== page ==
The antibiotic susceptibility testing was accomplished based on the Kirby-Bauer disc diffusion method at turbidity of 0.5 McFarland standards following the CLSI guidelines (15). We used 11 antibiotic discs (MAST, UK) including gentamicin (10 μg), amikacin (30 μg), tobramycin (10 μg), rifampicin (5 μg), penicillin (5 μg), linezolid (30 μg), vancomycin (30 μg), clindamycin (2 μg), ciprofloxacin (5 μg), levofloxacin (5 μg), and co-trimoxazole (25 μg). S. aureus suspension was spread on Mueller-Hinton agar medium (Himedia Co., India) followed by incubation at 37°C and then compared with a 0.5 McFarland standard using the lawn culture method. Next, the antibiotic disks were placed on the medium. Following incubation in an incubator for 24 hours, the growth inhibition zone diameters were measured and compared with those listed in CLSI tables. To control the quality of the discs, an S. aureus standard strain (ATCC 25923) was used for antibiogram testing and those resistant to at least three antibiotic classes were considered as MDR isolates.

3.3. PCR Assay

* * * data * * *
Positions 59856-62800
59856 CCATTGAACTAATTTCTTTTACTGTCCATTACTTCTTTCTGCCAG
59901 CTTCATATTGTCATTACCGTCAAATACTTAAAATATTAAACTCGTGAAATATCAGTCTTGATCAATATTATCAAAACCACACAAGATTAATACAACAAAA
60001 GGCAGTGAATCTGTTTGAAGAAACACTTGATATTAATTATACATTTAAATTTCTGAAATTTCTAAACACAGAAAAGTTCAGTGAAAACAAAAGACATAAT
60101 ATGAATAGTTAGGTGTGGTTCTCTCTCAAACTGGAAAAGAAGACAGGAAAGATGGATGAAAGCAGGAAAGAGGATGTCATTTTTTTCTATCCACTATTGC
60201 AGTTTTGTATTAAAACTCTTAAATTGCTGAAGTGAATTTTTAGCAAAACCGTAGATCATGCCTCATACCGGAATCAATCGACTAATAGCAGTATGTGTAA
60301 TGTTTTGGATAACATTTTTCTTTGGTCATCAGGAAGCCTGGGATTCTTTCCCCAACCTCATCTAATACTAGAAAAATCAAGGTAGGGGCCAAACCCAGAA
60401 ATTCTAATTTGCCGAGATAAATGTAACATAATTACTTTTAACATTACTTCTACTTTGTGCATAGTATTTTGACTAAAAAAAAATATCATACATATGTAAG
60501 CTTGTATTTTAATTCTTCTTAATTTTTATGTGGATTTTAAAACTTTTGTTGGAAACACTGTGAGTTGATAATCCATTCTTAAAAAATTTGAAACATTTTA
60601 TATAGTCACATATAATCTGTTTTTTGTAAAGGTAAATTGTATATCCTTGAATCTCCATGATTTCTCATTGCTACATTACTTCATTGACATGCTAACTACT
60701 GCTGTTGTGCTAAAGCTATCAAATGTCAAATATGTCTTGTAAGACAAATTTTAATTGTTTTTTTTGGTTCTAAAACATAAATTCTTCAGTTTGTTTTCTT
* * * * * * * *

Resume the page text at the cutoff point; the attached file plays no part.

A boiling approach was followed to extract the genomes of the isolates. The PCR was similarly performed to detect the genes of class I and II integrons using their specific primers (Takapou Zist Co., Iran) (16) described in Table 1 and with a final volume of 25 μL containing 12.5 μL of Master Mix (SinaClon Co., Iran), 1 μL of each of the primers, 2 μL of bacterial DNA, and sterile distilled water to 25 μL. The PCR thermal cycles (Table 1) for mecA and integron genes included initial denaturation at 94°C for 5 minutes, followed by 35 main cycles and a final extension at 72°C for mecA and integron genes for 2 and 7 minutes, respectively. Shigella flexneri ATCC 12022 and Shigella sonnei ATCC 9290 carrying the integron genes were used as positive controls. Moreover, ATCC 33591 and ATCC 25923 were utilized as positive controls for mecA and nuc genes, respectively. Finally, the PCR products were analyzed by the 2% agarose gel electrophoresis and stained with ethidium bromide.